Tony feels his heart go boom bang-a-bang.
There’s a certain minimalism to the title of the first episode of the second season of Netflix’ Daredevil, and yet at the same time, it tells you pretty much everything you need to know. With a first season as powerful and compelling as this show delivered, you’d better know that when it chooses to open up its second season, it’s going to come back with a big, big bang.
That said, the pre-credits sequence feels a tad muted. It’s more or less DD doing his thing over an extended area in the tightly packed streets of Hell’s Kitchen, without leading us very far into the storyline. It’s more of a ‘welcome back to the fun’ than a setting out of the stall. Not that we have to wait very long for that – a gathering of the Irish mob who used to run Hell’s Kitchen before the likes of Wilson Fisk got their break looks like being one thing, but turns very quickly – and with a lot of bang for your Netflix buck – into something entirely different. Who, we wonder, can be behind what’s going on?
A little time spent with Nelson, Murdock and Page reminds us quickly of one of the show’s extra-special skills – creating characters that are realistic and yet likeable. For some of us, finding real human beings who are both real and yet likeable is hard enough, so the ability of this show to invest its three hero-leads with that balance is one of its signature strengths.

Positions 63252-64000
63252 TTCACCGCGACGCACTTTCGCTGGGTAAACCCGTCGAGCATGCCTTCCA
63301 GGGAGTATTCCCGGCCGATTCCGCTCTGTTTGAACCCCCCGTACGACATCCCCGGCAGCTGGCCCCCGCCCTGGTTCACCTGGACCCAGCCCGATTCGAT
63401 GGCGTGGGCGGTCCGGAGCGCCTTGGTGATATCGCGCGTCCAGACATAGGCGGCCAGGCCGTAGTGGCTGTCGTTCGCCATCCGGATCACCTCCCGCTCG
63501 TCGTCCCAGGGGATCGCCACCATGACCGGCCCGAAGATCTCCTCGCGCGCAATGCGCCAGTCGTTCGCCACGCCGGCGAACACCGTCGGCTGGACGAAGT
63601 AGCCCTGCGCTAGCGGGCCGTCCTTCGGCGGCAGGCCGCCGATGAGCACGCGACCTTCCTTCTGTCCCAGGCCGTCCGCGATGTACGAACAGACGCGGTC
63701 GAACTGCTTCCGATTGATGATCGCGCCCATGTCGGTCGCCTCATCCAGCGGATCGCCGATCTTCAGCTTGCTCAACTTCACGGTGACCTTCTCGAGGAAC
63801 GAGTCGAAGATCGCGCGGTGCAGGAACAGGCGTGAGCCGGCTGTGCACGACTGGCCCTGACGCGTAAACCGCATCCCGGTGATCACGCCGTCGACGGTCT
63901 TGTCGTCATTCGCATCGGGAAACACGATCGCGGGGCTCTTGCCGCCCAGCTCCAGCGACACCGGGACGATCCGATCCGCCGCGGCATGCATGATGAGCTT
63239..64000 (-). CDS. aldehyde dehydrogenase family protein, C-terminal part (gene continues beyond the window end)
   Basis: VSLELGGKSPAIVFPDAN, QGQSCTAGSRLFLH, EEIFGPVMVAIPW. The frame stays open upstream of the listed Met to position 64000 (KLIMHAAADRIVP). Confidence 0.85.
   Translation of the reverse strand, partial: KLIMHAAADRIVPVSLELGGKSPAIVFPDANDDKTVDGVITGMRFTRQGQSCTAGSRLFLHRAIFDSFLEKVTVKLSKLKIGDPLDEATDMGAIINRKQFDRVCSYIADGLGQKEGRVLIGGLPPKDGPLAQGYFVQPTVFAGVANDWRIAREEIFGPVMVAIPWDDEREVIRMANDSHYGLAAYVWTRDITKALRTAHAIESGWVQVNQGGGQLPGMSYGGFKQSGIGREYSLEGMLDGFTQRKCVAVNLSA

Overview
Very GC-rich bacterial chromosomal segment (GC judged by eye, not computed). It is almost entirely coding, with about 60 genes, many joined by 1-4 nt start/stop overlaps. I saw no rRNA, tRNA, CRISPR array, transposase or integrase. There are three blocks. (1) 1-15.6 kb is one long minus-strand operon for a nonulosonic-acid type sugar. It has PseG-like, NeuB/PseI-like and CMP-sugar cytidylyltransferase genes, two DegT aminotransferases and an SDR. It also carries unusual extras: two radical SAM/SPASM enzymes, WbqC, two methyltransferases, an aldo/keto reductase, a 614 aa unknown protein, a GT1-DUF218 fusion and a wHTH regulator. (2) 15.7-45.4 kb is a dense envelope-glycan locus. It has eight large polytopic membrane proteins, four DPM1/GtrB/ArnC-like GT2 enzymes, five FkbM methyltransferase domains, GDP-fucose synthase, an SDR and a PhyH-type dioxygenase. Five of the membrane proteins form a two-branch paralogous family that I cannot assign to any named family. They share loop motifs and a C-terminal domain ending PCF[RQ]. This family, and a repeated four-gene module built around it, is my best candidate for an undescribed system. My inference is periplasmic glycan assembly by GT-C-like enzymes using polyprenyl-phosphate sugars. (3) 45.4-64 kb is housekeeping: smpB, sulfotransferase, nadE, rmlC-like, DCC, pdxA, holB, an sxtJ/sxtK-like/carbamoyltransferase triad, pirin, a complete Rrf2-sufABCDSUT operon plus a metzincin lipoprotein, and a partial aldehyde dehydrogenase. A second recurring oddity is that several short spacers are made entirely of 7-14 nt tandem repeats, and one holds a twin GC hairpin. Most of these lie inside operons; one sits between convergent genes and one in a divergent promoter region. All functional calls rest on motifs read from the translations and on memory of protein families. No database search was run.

Especially given the violence of the Irish mob scene, these moments with our heroes (and they do all feel like our heroes – the mythos of the daytime heroism of doing what you can being almost as important in this show as the mythos of scarlet-suited ass-kickery) help to ground us, remind us if we need it why the show won our hearts against a schedule in which superhero ‘product’ is frequently a little one-dimensional and all about the super. But it’s not long before Nelson, Murdock and Page are being dragged into the Irish case, as a criminal member of the Irish mob begs for their help, and then collapses, bleeding in Josie’s Bar.
What’s more, it becomes quickly clear that the luck of the Irish is being spread around – Hell’s Kitchen’s Hell’s Angels too have had a visitation from the kind of warfare that can leave you suddenly short of both limbs and lifesigns.
If the episode starts as Daredevil business as usual, it’s about this point that things go absolutely batshit-crazy and start ramping riiiiiight the hell up. If you’ve been reading the news about the show before you watch this episode, then right from the Irish mob scene, you’ll get a whiff of who’s new in town. But if you haven’t, you get more than a clue pretty damn quickly as DD follows a lead from Turk, the small arms dealer who perked up Season 1 every now and again, and who’s just got out of jail. Where the lead takes him is pretty much into territory that’s half-Rocky, half-Hostel, a more or less hideous hideaway that addresses one of the key questions from Daredevil, Season 1. What would Matt Murdock be like, we asked, if he didn’t have a Catholic fear of murder and an inherent respect for life?
Meet that guy.